Surface tillage and harrow use are common practices in agriculture. Think of it like using your hand hoe in your home garden, although we’re talking about a much bigger scale!
Have you ever wondered exactly why you use a hoe in your home garden, or why harrowing in agriculture is so common?
There are several reasons, backed up by science, that show the benefits that surface tillage can make. However, that doesn’t mean you should rush out and hoe your garden every day. As farmers know, correct cultivation practices are vital to ensure positives aren’t turned into negatives.
The benefits of harrowing in agriculture
Surface tillage and harrow use in agriculture can provide many benefits, just like hoeing can in your home garden.
Here are some of the main paybacks:
- One of the key benefits that comes from harrowing in agriculture is weed control. Surface tillage and harrowing is a great weed control method. It can be used to remove and bury weeds, which reduces competition for nutrients and moisture. This in turn can lead to improved crop growth and yield.
- Surface tillage and harrowing can help mix organic matter into the soil. The organic matter might be last season’s crop, manure or a green manure crop. By mixing organic matter into a farm soil – or for that matter your garden at home – the soil will be improved, fertility will be increased and the amount of nutrients available to the next crop will rise. All of which lead to improved plant growth and yield.
- Another key benefit of harrowing in agriculture, and a key reason why you use a hoe in your home garden, is to break up the soil. Breaking up soil clumps and turning over the soil improves soil aeration and reduces compaction, allowing plant roots to access oxygen, water and nutrients more easily.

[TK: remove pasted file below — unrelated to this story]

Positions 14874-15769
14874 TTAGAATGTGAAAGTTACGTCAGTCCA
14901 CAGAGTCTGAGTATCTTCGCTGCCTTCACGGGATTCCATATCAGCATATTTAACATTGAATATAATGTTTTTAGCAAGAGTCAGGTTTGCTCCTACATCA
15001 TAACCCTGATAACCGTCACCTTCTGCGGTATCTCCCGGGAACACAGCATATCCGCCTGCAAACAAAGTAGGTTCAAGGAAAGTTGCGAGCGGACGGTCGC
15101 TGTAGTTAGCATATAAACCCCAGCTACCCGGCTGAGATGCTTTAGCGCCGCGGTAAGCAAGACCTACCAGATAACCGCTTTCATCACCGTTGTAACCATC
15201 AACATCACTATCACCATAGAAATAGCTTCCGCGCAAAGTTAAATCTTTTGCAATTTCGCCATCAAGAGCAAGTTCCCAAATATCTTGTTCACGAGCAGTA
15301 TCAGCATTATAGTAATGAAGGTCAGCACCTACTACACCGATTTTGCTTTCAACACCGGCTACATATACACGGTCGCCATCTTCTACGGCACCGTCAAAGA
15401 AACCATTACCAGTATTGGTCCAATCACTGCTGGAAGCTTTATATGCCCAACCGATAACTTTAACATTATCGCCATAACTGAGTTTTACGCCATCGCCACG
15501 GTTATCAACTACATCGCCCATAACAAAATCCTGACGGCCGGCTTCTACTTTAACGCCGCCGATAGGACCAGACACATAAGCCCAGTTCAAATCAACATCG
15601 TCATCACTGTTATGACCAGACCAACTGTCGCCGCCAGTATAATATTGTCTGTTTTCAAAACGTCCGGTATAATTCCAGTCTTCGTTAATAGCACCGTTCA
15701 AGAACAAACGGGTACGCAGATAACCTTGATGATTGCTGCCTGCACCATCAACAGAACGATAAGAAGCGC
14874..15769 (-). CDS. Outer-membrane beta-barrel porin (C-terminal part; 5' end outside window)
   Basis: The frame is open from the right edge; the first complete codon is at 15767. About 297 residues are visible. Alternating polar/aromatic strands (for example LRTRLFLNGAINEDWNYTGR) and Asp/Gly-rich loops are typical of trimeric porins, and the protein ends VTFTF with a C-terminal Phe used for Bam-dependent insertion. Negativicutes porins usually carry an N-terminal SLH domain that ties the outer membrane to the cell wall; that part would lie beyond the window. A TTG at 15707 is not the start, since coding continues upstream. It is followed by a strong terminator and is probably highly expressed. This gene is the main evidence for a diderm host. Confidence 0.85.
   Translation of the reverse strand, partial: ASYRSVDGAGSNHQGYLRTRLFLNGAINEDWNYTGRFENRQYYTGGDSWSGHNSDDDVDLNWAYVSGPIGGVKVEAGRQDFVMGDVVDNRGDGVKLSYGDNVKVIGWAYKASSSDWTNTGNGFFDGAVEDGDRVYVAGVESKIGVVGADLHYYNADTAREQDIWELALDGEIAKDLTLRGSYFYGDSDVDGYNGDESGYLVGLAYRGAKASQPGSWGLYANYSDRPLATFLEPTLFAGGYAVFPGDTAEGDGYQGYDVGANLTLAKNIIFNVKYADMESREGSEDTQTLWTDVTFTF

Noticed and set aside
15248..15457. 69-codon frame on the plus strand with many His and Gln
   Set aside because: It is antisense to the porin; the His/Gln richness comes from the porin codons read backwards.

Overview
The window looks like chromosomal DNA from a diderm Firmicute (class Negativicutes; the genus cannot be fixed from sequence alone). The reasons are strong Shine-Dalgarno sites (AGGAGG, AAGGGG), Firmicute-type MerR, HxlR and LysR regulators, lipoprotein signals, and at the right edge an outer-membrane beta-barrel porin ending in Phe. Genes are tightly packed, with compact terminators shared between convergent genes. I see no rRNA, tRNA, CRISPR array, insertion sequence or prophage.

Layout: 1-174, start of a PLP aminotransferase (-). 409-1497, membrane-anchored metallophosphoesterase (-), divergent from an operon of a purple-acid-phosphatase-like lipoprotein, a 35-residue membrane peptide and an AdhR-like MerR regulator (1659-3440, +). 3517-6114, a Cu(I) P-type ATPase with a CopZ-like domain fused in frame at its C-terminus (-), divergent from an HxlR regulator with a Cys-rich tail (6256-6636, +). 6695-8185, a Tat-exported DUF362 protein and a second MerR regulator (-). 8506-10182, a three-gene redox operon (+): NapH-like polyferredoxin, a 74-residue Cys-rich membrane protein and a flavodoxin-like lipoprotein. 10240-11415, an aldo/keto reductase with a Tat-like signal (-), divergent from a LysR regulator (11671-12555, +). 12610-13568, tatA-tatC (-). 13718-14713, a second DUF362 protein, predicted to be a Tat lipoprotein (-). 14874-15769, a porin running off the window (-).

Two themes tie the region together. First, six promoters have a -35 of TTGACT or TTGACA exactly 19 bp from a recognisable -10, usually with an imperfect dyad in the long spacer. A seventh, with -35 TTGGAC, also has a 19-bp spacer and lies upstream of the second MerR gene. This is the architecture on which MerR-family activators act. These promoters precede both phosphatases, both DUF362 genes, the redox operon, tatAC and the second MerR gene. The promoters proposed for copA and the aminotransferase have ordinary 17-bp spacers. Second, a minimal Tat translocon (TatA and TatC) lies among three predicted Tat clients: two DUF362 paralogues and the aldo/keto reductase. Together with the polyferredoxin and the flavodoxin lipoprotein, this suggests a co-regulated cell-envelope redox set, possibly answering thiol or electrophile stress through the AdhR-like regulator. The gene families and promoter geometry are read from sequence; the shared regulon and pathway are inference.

- Surface tillage and harrow use in agriculture can expose organic matter to air, water and sunlight, which is ideal to promote microbial activity in the soil. Microorganisms such as bacteria and fungi play an important role in soil fertility. They help break down organic matter and release nutrients, so that they are available to plants.
- Breaking up the soil by using surface tillage or harrowing provides an ideal environment for seeds to germinate. That’s seeds for the next crop for the farmer. And the key items that we like to eat – such as wheat, oats and barley – for you and me!
Correct harrowing in agriculture is the key
On reading the benefits, you may wonder why farmers aren’t out every day cultivating their paddocks and fields. They don’t and the reason is simple.
When done correctly, every farm can benefit from surfacing tillage and harrowing. When done incorrectly, however, there can be negative impacts to the soil and the farm.
For example, while we highlighted above how cultivation can aerate the soil and reduce compaction, the reverse can also be true.
Soil compaction occurs when the soil becomes too dense, making it difficult for air and water to penetrate the soil. This can result in poor root growth and limited access to nutrients and water. This will lead to decreased plant growth and yield.